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Programming Languages

  1. Oct 6, 2007 #1
    I am a 2nd year Computer Science student, and would like to do all of my assignments in several different languages. The class is Java, but I would like to also learn:

    C
    C++
    Visual Basic


    But I don't know how to get these programs! I see several different versions of each, ranging in hundreds to thousands of dollars. Any guidance would be appreciated, thank you.

    David
     
  2. jcsd
  3. Oct 6, 2007 #2

    D H

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    Most schools have computer labs with Linux machines. C and C++ are free on those machines.

    Java and C++ are variations on the same object oriented paradigm. Both owe a lot of heritage to C, a procedural programming language. My opinions on Visual Basic cannot be stated in polite company. Nonetheless, it too is a object oriented language written on top of a procedural language. Learn one and it is easy to learn the next.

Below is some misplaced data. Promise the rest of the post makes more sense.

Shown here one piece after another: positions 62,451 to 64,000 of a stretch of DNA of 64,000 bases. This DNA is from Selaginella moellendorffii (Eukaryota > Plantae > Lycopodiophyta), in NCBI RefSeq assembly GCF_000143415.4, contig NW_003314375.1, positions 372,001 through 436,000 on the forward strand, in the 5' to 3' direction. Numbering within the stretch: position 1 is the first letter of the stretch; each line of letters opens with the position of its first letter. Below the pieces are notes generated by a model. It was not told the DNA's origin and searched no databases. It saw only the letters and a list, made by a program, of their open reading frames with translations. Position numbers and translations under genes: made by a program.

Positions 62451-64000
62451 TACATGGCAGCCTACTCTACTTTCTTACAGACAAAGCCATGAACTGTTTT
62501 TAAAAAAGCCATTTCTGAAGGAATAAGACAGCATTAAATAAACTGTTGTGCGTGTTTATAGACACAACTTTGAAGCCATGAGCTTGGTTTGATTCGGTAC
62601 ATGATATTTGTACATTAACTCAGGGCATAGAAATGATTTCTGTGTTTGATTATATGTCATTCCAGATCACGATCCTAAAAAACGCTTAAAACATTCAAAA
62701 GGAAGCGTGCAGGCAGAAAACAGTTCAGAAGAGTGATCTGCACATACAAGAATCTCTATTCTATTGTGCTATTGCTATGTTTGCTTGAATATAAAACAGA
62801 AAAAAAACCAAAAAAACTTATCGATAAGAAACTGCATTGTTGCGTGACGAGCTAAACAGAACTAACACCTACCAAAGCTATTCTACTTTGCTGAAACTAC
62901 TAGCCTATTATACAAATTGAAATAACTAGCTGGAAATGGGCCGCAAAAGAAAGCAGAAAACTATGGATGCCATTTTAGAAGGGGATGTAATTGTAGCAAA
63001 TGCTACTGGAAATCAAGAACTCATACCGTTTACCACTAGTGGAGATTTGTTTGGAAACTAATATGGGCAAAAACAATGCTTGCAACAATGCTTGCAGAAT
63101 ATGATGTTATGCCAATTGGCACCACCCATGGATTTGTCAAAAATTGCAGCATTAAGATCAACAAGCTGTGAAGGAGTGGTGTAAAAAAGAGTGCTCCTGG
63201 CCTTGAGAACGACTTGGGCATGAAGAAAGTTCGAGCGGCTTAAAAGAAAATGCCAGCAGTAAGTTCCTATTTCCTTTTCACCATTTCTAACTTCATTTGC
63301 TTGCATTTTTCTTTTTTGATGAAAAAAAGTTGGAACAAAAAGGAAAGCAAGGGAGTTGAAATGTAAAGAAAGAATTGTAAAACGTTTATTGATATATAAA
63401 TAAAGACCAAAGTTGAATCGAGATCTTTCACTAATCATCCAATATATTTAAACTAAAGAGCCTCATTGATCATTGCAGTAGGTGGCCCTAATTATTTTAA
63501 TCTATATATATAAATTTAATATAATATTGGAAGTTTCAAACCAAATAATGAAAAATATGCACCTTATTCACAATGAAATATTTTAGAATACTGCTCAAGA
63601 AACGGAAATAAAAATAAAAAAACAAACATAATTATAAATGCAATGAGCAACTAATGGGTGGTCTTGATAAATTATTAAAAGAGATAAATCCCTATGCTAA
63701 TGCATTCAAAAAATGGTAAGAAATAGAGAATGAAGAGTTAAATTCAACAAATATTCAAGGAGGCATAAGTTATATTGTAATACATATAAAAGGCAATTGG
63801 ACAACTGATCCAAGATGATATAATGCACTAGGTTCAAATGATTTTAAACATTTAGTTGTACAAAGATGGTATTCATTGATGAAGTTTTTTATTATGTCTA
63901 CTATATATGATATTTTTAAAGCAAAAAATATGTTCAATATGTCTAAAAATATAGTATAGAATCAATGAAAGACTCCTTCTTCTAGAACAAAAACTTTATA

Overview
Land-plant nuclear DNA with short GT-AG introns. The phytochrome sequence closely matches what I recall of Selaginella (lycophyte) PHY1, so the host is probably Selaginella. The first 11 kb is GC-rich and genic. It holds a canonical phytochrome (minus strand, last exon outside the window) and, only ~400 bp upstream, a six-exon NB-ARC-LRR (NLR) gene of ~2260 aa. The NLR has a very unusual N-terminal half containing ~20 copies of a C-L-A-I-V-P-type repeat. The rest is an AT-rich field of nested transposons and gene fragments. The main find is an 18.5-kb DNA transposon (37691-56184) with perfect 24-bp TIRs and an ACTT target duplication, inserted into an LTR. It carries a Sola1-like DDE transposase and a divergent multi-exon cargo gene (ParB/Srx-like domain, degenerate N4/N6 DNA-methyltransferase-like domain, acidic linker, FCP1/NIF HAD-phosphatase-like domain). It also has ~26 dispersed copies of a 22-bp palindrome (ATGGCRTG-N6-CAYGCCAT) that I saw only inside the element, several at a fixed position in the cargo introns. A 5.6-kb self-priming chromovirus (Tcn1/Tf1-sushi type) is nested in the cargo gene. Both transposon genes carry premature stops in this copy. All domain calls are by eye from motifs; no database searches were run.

You will learn far more if you learn to program in a language based on a different paradigm or at a different level of abstraction. For example, Erlang or Lisp, which a functional programming languages, or assembly, where you are much closer to how the machine actually works.
     
  4. Oct 6, 2007 #3

    Hurkyl

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    I assume you have a windows computer, then. Microsoft's IDE for those languages is free:

    http://msdn2.microsoft.com/en-us/vstudio/aa973782.aspx

    And there are a wide variety of free C and C++ compilers. e.g. look into how to get gcc for windows. (I use cygwin to do it)
     
  5. Oct 6, 2007 #4